Color can be a tricky thing to get right when photographing various subjects; I can just hear the gearheads saying that all that’s needed is the latest camera. While that’s nowhere near the truth for the most part because there’s usually a way to achieve it through the use of computer programs, correct filters, or even cleaning the glass; it’s more so about interpretation into a workable file for printing. We’re supposed to be translating what we felt when we took the shot, not necessarily transliterating it; like life, photography is all about feeling, not tired formulas.

In life, we get stuck when we get the two mixed up (transliteration vs. translation), because we forget to bring across what something makes us feel…I’m so at fault for this most of the time as well. Most of the time, we can’t just say “here you go” and then just leave it at that; for me, at least, it doesn’t quite work that way because, half of the time at least, I want to know why, or at least some attempt at the answer to my questions. There’s so much out there that has literally no depth to it (i.e. pop culture), so why intentionally add to the noise? This is one of the things I end up struggling with because I don’t really want to be adding to the noise, but inspiring someone.

In the end, for me at least, the biggest reason I began this blog was to not only air out the odd grievance or two, but try to reach out & inspire someone…by my photography or otherwise. I’m not one for making a point too quickly, so most of the time, these posts turn into a rambling rant and, maybe they do add to the noise, but I at least hope that they add to it in a positive way. The idea that color can easily be transliterated in a photograph instead of translated just right does get me at least a bit upset, mostly because I’m so guilty of this, and doing this can easily make something uninspiring, but that’s my personal opinion; it’s one that I can’t necessarily flesh out in an argument or debate, so I’m just going to leave it at that. So, get out there & inspire!

- Tree & Flowers -
– Tree & Flowers –

Thinking out loud…

For me, photography is a way of thinking out loud because it’s a kind of attempt at visual translation of what we see in our minds. This may sound basic, but let me explain: we see a scene with our eyes, our mind processes it, we adjust the camera settings, and then we press the shutter button. What happens afterwards is the translation of what we saw to the shot, or print, itself.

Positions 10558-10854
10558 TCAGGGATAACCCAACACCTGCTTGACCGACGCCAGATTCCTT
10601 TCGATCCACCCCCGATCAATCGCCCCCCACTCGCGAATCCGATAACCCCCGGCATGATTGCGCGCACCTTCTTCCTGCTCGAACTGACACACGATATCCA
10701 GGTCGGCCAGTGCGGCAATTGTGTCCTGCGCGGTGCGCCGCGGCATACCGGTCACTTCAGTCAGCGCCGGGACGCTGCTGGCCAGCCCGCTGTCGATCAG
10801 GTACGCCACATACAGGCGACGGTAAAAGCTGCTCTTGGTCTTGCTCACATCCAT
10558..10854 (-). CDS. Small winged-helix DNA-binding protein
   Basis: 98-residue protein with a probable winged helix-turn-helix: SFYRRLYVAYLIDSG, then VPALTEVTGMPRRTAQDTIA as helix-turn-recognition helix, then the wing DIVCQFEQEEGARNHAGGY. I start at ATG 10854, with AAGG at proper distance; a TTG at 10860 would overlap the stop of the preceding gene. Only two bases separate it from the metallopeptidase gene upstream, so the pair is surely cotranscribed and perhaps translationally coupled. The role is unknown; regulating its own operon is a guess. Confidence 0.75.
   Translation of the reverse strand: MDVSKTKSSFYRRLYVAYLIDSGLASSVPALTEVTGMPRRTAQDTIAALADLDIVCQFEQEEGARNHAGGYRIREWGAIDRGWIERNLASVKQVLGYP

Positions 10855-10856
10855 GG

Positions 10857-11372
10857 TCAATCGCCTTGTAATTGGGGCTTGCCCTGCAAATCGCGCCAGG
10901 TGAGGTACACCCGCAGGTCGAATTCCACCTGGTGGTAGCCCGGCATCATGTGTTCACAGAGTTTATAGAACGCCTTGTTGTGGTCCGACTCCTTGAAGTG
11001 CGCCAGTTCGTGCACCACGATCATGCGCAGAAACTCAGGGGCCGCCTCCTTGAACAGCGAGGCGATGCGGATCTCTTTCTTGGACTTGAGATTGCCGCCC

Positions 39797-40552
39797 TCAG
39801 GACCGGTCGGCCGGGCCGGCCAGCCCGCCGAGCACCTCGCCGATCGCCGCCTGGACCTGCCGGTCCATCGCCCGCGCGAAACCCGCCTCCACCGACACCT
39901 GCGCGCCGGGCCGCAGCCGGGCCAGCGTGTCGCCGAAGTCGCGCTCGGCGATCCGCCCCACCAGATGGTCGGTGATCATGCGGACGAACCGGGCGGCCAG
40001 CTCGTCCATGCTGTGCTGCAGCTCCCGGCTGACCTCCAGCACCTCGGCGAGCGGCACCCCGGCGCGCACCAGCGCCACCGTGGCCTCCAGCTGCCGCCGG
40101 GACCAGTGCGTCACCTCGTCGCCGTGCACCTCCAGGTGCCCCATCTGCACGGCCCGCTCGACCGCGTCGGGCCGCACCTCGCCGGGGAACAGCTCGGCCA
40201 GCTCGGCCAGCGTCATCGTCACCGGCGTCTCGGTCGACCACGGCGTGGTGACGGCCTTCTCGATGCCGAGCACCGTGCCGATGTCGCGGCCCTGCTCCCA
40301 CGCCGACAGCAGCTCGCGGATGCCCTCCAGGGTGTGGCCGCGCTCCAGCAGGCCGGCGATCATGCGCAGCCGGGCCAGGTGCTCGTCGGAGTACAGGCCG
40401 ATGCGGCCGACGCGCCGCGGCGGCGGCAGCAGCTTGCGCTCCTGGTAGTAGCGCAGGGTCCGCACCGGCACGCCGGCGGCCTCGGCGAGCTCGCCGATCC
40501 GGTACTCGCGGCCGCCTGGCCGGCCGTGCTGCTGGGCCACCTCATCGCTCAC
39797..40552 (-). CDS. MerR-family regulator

There are multiple ways this can be done afterwards, be it in a specialized photography cataloguing & editing program like Lightroom, AfterShot Pro, or Aperture (I know it’s been discontinued, but it’s still quite powerful, even compared to Lightroom 5) among others, or something akin to Photoshop or PaintShop Pro. The problem is that we tend to focus on what these programs can do instead of what we could do with & through because, in a way, we think out loud through them, showing what the scene felt like to us through our use of these programs. What I’ve been trying to do is think out loud through my use of these programs, asking myself if I’m going too far with my edits…Are they betraying the look & feel of the scene as I saw & felt it?

- Q E Park Sunrise -
– Q E Park Sunrise –

What sticks out for me when I’m doing this is that it becomes a way of holding myself to what I felt & saw, instead of just going for all the controls & tools without any thought at all. The above photograph was one of those shots where I could have gone way off on the controls, but what kept me from doing so was desire to make it evoke feeling without looking contrived or fake in any way. Going way off from my initial capture would’ve made it untrue to what it was really like; sure, it looks a bit like a sunrise shot when in fact it’s a sunset, like the last shot I’ve posted here, but I didn’t want to make the colors untrue to the feel of the moment. I wanted to think out loud, so to speak, without yelling out, and I think it came out alright…But only time will really tell.

On inspiration & translation…

What inspires us to take up the camera and photograph scenes around us often has to do with how we translate the inspiration we get in our minds. What I mean by this is that, when we take the photograph, we’re translating what we see into a documented shot. Editing it, or not, is the translation part, extended into how we present it; did it feel a certain way or did it move us to capture that exact moment the way we did and, if it didn’t, do we then edit it in post-processing?

What inspires us often determines how we edit as well; if we’re inspired by the old, strongly saturated shots of a few decades ago, then we’re most likely going to edit for maximum saturation. If we like the old, faded photographs of decades long past, then we’re most likely going to edit for little, or no, saturation. If our inspiration lies somewhere in between, then the editing, if any, will reflect that; in any outcome, the photograph should, in theory, be an extension of what we were feeling, or inspired by, at the moment we took the shot. It’s basically about being there in the shot instead of it being just a snapshot, but also being more than just a snapshot if we’re not actually in it; we should have the need to put feeling into the shot itself.

What inspires you to take the shot? Is it a line from your favorite song, some event that affects you, or someone in your life?? These are things we should all keep in mind (and I’ll be the first to admit that I often fall short) when we’re taking photographs, not all the time, but when we’re taking a serious look at them beforehand, and afterward. Inspiration, or lack thereof, will shine through the photographs we take and the more attention to it, the more it shines through.